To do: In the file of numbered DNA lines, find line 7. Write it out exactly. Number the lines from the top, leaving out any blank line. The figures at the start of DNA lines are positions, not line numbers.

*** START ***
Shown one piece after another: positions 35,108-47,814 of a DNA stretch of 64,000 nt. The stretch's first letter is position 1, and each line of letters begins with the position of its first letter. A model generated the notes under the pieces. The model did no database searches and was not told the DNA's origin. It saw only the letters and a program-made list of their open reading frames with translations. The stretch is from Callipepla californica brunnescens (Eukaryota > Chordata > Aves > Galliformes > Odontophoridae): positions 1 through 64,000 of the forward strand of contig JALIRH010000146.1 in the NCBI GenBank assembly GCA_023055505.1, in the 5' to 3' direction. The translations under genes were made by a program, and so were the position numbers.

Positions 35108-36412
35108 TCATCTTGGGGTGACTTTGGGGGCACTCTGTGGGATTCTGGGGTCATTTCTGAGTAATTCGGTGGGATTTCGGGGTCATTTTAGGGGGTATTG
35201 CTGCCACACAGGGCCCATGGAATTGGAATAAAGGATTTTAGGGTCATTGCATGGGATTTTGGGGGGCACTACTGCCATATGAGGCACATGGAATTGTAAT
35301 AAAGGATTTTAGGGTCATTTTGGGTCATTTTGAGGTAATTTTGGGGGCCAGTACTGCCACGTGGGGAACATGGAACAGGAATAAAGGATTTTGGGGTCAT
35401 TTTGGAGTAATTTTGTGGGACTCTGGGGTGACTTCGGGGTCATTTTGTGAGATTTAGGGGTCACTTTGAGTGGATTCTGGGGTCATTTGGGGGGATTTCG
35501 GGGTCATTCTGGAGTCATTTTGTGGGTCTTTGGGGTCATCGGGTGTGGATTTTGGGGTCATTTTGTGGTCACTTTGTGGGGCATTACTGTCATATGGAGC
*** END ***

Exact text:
35501 GGGTCATTCTGGAGTCATTTTGTGGGTCTTTGGGGTCATCGGGTGTGGATTTTGGGGTCATTTTGTGGTCACTTTGTGGGGCATTACTGTCATATGGAGC